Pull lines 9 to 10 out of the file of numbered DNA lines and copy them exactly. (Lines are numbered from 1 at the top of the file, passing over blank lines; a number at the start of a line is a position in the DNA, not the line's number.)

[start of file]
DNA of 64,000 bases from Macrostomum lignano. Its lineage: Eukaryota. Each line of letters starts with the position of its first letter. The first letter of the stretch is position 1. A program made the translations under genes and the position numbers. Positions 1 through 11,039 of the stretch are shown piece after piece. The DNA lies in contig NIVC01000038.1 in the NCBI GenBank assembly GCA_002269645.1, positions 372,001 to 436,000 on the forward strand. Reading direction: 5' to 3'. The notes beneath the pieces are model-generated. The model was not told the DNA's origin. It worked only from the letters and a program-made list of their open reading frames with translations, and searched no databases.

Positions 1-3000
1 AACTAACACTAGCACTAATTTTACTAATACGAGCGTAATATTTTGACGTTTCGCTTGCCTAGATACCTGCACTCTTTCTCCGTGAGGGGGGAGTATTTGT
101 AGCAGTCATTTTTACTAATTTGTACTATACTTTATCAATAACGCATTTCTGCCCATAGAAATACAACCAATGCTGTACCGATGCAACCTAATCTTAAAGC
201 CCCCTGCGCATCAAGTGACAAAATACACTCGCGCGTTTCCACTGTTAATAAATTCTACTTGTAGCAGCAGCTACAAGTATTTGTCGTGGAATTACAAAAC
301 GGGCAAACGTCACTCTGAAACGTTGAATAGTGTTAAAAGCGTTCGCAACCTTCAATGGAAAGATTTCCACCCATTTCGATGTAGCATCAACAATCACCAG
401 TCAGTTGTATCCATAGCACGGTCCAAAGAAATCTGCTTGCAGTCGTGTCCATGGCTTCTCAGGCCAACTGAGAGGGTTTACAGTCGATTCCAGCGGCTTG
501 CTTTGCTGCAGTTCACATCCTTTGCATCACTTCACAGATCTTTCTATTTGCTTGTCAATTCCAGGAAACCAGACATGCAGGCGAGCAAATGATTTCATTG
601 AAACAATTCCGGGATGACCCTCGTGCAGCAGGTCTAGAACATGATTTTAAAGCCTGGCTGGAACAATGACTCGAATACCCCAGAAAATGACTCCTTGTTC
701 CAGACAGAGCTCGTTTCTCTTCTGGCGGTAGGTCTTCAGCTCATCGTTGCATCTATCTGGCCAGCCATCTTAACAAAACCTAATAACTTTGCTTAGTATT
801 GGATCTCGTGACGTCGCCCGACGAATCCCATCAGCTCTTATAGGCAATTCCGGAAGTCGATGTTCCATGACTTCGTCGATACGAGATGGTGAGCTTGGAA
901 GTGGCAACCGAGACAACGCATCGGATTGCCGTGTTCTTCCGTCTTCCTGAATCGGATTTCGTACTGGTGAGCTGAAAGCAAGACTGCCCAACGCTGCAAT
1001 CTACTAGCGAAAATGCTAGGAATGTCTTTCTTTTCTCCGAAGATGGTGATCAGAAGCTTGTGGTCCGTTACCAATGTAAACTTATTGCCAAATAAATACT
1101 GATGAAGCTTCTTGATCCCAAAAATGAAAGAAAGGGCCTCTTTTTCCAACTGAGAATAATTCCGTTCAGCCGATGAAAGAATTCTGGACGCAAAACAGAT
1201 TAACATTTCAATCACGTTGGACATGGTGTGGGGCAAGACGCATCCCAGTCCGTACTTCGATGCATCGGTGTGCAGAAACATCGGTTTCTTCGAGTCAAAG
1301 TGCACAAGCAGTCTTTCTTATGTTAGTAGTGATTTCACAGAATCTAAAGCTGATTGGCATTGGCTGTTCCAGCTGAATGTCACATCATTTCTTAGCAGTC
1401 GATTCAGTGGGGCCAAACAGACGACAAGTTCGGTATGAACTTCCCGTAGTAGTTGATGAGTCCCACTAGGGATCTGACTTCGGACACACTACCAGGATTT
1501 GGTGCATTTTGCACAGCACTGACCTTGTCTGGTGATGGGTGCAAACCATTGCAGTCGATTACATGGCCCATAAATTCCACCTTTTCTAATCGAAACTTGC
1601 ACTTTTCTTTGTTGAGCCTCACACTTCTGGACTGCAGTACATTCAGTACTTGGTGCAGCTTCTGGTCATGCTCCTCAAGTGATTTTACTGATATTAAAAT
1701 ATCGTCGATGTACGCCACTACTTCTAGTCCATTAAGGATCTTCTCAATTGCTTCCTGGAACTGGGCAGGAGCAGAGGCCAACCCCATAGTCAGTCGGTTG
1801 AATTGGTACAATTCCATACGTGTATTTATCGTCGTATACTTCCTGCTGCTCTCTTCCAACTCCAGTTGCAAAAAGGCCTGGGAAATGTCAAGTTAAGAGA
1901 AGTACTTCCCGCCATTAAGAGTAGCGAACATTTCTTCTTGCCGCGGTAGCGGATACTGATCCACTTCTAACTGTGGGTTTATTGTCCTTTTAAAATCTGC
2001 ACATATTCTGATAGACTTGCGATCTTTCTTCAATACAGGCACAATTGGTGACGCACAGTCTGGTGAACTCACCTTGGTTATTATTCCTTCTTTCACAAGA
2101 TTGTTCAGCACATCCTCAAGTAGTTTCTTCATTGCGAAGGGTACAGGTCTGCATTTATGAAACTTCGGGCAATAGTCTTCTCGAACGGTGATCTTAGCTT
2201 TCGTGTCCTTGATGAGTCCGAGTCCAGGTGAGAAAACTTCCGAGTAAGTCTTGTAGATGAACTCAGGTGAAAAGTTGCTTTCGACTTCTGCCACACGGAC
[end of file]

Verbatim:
601 AAACAATTCCGGGATGACCCTCGTGCAGCAGGTCTAGAACATGATTTTAAAGCCTGGCTGGAACAATGACTCGAATACCCCAGAAAATGACTCCTTGTTC
701 CAGACAGAGCTCGTTTCTCTTCTGGCGGTAGGTCTTCAGCTCATCGTTGCATCTATCTGGCCAGCCATCTTAACAAAACCTAATAACTTTGCTTAGTATT